Scared of FD& C Yellow 5? Natural alternatives to food coloring, just in time for St. Patty’s.

If you are looking to ‘color’ your food this holiday season and are really perplexed, confused and scared about how your kids’ mouths turn a bright green after consuming a St. Patty’s Day treat and stays that way for days, let’s explore some natural alternatives to artificial dyes and food coloring!

A few things to keep in mind:

1. Natural colorants will not be as bright as the store-bought food coloring. The food coloring you buy in the store is highly concentrated and only requires a few drops for intense color. Using the juice from fruits and vegetables will be more subtle due to the amount of liquid within the coloring. Juuuust to set your expectations.

Square-rainbow-cake-natural-food-colors  rainbow_cake

2. Remember that strongly colored foods also tend to be strongly flavored foods, depending on what you use. You will want to try and limit those stronger flavored foods as they will definitely alter the flavor of whatever you are coloring. You’ll also want to coordinate flavors. Beets would be a great coloring for cupcake frosting, chili powder probably would not. Yikers.

3. Want to read about the experience from someone who’s done it? Read this fantastic article, Pros and cons of rainbow baked goods made with natural food coloring and dyes from Growing a Green Family. Here’s her recipe and how-to for making a Rainbow Cake here.

How to procure your dye:

To extract the coloring, you’ll need to pulverize the fruits or veggies (some will need to be steamed first to soften) in a food processor or blender, then strain out the colored liquid using a mesh sieve or cheesecloth.

Here are some of the natural food colors from organic vegetables and fruits that you can experiment with:

natural-food-coloring

Natural YELLOW Food Coloring > turmeric powder, yellow carrots, lemon zest, saffron flowers, bee pollen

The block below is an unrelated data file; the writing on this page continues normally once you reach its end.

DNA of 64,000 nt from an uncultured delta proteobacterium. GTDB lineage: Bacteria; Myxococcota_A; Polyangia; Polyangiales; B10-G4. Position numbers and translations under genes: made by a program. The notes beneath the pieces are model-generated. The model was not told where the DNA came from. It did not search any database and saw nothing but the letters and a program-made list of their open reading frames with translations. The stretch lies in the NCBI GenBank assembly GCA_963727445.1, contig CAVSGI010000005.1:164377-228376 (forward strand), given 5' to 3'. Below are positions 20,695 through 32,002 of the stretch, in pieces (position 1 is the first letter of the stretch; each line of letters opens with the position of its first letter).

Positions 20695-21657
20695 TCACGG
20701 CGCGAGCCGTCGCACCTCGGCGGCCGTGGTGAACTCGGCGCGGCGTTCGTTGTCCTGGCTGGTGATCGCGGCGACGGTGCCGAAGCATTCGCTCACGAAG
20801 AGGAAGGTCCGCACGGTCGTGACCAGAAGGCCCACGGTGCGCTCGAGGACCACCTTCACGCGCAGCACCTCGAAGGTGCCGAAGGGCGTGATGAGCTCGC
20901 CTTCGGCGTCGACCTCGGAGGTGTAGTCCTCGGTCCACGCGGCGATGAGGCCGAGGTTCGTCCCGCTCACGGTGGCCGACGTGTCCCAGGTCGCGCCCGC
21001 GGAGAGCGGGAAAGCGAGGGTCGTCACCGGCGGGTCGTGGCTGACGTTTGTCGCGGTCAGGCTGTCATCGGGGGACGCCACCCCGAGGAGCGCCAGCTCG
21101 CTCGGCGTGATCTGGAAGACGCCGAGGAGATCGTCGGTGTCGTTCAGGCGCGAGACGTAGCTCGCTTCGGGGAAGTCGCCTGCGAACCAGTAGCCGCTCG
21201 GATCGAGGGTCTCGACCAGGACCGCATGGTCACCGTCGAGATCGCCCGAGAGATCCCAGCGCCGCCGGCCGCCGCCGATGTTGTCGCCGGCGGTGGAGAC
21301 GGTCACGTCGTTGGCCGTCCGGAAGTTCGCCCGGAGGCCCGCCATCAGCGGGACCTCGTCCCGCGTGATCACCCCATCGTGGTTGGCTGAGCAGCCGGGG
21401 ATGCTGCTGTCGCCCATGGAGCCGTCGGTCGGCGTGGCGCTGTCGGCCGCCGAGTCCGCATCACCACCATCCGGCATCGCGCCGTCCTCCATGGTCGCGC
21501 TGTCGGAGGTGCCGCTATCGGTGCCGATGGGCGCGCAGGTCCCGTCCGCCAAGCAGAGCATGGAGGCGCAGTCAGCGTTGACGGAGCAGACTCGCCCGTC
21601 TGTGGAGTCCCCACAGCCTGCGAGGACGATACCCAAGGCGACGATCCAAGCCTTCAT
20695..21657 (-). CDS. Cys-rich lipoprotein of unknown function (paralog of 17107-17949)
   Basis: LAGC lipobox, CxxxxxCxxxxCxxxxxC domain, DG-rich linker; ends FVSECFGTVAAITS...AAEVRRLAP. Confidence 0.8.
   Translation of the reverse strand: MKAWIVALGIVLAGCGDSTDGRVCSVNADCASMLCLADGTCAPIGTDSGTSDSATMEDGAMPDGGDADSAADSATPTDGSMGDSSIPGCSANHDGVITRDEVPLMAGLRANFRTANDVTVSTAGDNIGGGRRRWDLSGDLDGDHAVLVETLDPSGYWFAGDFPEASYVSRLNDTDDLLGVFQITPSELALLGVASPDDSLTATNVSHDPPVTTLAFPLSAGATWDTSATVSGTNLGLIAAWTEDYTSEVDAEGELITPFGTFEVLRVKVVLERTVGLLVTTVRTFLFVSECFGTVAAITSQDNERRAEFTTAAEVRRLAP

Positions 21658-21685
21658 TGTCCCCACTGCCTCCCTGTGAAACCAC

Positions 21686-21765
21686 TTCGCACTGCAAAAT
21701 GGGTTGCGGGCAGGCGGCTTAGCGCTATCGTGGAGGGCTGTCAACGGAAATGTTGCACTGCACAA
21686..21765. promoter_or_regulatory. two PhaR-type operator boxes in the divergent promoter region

Natural ORANGE Food Coloring > orange carrots, orange zest, carrot juice, pumpkin, papaya, cumin powder

Natural RED Food Coloring > red beets (great coloring and doesn’t yield much flavor!), chilli powder, strawberries and pomegranate

Natural PINK Food Coloring > beetroot, pomegranate powder and raspberries

Natural PURPLE Food Coloring > red grapes, organic red wine, red cabbage, purple carrots, purple potatoes, acai berry powder

Natural GREEN Food Coloring > spinach juice, wheat grass, kale, swiss chard leaves, lime zest

Natural BLUE Food Coloring > blueberries and blackberries

Natural BROWN >instant coffee granules, pure espresso, heavily steeped black tea, cocoa powder, cinnamon

*Image from Food Matters

Ahhhh, Maybe not. Any other ideas?

Personally, this sounds EXHAUSTING to me, so searched the internet to see if a natural food coloring set existed. I found a couple that looked legit: India Tree Natural Decorating Colors (only red, blue and yellow); PME 100% Natural Food Coloring (comes in many colors); and Nature’s Flavor’s Rainbow PackThe prices seemed a little steep at first, but when I considered all the time and mess created by the juicing, I think you might find it worth the purchase. Plus, they last a LOT longer!

Happy decorating! Looking for more holiday food recipes? Check out our Pinterest page!

What tricks do you use to naturally color baked good and other treats? Please share with us!

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